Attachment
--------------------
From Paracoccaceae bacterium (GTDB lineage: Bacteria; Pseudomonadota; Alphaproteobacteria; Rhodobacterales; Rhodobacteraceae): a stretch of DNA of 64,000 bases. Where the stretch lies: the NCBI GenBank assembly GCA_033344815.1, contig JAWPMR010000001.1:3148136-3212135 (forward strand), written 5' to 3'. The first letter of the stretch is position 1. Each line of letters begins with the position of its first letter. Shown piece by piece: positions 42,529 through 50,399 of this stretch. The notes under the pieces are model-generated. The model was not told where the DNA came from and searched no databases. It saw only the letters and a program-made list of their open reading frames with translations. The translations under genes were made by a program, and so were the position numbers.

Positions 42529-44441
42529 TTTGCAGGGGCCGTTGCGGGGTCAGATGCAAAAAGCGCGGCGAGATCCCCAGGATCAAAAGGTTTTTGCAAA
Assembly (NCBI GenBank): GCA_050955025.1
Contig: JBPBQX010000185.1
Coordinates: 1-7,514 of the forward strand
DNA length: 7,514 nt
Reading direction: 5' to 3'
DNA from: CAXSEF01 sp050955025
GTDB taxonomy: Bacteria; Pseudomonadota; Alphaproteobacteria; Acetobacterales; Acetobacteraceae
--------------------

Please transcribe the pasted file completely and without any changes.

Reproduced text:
From Paracoccaceae bacterium (GTDB lineage: Bacteria; Pseudomonadota; Alphaproteobacteria; Rhodobacterales; Rhodobacteraceae): a stretch of DNA of 64,000 bases. Where the stretch lies: the NCBI GenBank assembly GCA_033344815.1, contig JAWPMR010000001.1:3148136-3212135 (forward strand), written 5' to 3'. The first letter of the stretch is position 1. Each line of letters begins with the position of its first letter. Shown piece by piece: positions 42,529 through 50,399 of this stretch. The notes under the pieces are model-generated. The model was not told where the DNA came from and searched no databases. It saw only the letters and a program-made list of their open reading frames with translations. The translations under genes were made by a program, and so were the position numbers.

Positions 42529-44441
42529 TTTGCAGGGGCCGTTGCGGGGTCAGATGCAAAAAGCGCGGCGAGATCCCCAGGATCAAAAGGTTTTTGCAAA
Assembly (NCBI GenBank): GCA_050955025.1
Contig: JBPBQX010000185.1
Coordinates: 1-7,514 of the forward strand
DNA length: 7,514 nt
Reading direction: 5' to 3'
DNA from: CAXSEF01 sp050955025
GTDB taxonomy: Bacteria; Pseudomonadota; Alphaproteobacteria; Acetobacterales; Acetobacteraceae